10  Swedish Industry Initiatives: Regular campaigns to secure that unused medicines are returned back to pharmacies Publication of environmental data (risk based on toxicity data, bioaccumulation, and degradation) in (the Swedish doctor’s prescribing guide) As part of the National Pharmaceutical Strategy : Development of an environmental risk assessment methodology for pharmaceuticals products for the possible use in tenders and to seek green economic incentives in the pricing and reimbursement system

11 Swedish Environmental Classification of Pharmaceutical Substances at - SUMMARYwww.fass.se  Almost 90% have been considered to have insignificant impact, only a few have a high risk for environmental impact  Roughly 80% have a low potential for bioaccumulation  More than 90% of the substances are slowly degraded or potentially persistent in the environment

12 Initiatives taken  Industry Initiatives: Regular campaigns to secure that unused medicines are returned back to pharmacies Publication of environmental data (risk based on toxicity data, bioaccumulation, and degradation) in (the Swedish doctor’s prescribing guide) As part of the National Pharmaceutical Strategy : Development of an environmental risk assessment methodology for pharmaceuticals products for the possible use in tenders and to seek green economic incentives in the pricing and reimbursement system

13 Swedish National Pharmaceutical Strategy (NPS)  Reduce effects on the environment from pharmaceuticals, locally and globally: Action Plan Investigate if the environmental aspects should be considered when decisions on subsidy for a pharmaceutical are decided (Lead: Ministry of Health): Review of possibilities to – within the context of the national reimbursement system - increasingly take environmental considerations Encourage voluntary control of emissions from pharmaceutical factories (Lead: LIF): Introduction of a voluntary environmental assessment of pharmaceutical products Investigate what further measures can be taken at national level to reduce wastage of medicines or in other ways limit the environmental impact of use of pharmaceuticals (Lead: Swedish MPA): Investigation of the causes of wastage and propose measures to reduce wastage of medicines. Implementation of joint information efforts to encourage patients to return leftover medicines Promote the possibilities for environment considerations during production and use of medicines (Lead: Cabinet Office): The Government on June 9, 2011 took the decision (M 2010:04) to give Miljömålsberedningen the additional task of developing a strategy for Sweden's work in the EU as well as internationally for a non-toxic environment. The strategy should also encompass the impact of pharmaceuticals on the environment.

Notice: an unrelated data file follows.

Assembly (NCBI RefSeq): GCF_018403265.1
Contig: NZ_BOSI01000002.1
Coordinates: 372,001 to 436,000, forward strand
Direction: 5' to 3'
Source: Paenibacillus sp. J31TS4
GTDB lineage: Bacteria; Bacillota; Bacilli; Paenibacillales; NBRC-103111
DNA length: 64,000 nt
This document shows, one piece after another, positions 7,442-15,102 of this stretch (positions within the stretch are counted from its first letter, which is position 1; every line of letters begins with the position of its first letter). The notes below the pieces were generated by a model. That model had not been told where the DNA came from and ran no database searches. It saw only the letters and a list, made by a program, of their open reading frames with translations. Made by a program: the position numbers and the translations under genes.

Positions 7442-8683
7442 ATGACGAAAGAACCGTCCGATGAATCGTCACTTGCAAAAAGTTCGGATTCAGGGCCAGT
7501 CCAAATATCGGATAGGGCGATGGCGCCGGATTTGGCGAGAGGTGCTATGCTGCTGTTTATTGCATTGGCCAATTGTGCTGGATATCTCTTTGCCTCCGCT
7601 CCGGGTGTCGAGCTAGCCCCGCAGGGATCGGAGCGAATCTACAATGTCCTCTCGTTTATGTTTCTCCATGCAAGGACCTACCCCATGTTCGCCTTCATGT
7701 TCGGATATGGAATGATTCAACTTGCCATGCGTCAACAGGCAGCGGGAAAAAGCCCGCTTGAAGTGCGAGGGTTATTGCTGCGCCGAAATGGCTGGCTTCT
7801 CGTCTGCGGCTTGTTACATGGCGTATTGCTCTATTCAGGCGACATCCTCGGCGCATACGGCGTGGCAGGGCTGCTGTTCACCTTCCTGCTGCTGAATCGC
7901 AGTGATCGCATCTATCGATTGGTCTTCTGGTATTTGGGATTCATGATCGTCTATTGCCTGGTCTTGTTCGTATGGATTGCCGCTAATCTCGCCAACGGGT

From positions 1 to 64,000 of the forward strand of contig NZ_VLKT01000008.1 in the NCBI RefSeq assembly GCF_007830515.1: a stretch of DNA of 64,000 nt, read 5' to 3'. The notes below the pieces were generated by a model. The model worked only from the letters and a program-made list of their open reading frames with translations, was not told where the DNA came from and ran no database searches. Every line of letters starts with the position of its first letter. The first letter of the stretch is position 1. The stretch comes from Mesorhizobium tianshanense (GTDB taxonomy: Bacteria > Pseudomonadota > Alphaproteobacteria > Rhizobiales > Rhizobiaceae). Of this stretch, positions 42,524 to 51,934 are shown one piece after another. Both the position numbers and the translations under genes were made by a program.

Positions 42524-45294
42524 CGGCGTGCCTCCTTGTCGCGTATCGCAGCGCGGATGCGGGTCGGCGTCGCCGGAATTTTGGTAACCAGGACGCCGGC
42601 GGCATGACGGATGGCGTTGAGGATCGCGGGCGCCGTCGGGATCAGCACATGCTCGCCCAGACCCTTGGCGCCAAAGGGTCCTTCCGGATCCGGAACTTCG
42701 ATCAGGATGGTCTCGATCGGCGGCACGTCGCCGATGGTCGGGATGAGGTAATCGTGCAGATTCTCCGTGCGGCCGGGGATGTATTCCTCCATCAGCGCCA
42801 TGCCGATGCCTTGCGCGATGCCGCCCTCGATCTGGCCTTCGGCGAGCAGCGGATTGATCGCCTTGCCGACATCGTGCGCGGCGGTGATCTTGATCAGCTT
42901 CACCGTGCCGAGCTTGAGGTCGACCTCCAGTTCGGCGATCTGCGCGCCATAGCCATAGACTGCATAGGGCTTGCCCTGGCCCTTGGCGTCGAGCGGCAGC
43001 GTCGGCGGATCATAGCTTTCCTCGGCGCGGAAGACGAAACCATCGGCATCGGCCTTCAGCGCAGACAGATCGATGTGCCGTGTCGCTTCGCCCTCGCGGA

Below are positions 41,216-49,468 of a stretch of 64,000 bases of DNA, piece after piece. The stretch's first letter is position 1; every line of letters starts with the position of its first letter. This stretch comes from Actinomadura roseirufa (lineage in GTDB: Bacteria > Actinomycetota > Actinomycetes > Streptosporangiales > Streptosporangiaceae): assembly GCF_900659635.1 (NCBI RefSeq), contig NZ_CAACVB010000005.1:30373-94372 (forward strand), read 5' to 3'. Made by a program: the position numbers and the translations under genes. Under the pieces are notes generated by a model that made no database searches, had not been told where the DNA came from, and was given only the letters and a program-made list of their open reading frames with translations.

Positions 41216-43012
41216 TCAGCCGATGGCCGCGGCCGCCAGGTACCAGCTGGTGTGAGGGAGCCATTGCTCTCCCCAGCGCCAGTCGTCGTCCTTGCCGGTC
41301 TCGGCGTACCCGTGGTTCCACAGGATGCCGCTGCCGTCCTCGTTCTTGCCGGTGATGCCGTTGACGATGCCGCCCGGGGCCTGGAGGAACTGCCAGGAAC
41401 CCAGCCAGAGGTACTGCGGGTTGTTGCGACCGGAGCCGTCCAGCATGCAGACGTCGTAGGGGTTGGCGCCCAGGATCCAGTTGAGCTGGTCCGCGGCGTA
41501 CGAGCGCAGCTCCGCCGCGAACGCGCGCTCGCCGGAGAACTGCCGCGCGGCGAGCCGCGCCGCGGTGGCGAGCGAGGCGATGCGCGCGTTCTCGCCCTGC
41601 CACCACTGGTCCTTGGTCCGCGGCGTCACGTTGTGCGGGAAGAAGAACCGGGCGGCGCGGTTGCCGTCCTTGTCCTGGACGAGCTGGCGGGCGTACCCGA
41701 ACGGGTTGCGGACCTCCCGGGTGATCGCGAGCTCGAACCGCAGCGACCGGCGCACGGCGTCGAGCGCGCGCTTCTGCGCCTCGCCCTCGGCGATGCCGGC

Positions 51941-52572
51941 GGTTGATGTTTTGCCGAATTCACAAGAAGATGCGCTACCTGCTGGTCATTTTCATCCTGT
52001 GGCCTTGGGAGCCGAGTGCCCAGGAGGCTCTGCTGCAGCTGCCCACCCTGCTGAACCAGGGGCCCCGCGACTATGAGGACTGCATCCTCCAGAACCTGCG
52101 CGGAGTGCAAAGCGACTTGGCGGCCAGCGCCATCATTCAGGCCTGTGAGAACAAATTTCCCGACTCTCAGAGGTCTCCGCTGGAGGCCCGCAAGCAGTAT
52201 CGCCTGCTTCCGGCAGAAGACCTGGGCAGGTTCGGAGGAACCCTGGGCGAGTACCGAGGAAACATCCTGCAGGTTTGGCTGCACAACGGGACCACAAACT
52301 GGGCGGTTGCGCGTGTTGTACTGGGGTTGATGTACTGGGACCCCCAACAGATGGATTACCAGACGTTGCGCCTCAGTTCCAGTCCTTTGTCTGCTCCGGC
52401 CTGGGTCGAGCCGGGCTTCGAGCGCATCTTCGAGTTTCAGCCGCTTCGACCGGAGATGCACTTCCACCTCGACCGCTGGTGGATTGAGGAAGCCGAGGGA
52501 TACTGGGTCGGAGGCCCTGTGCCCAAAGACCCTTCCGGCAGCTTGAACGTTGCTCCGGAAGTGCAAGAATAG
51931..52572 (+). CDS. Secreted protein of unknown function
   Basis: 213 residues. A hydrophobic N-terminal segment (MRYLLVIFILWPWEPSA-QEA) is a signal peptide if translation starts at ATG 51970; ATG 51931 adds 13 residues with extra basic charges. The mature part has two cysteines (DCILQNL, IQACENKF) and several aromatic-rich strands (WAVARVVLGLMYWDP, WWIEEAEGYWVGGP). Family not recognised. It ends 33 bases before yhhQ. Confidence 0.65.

14 “Use Life Cycle Approach – manufacturing must be incorporated” Raw Materials Delivery Packaging Manufacturing Distribution Use End of life Recycling Differentiates between products with the same API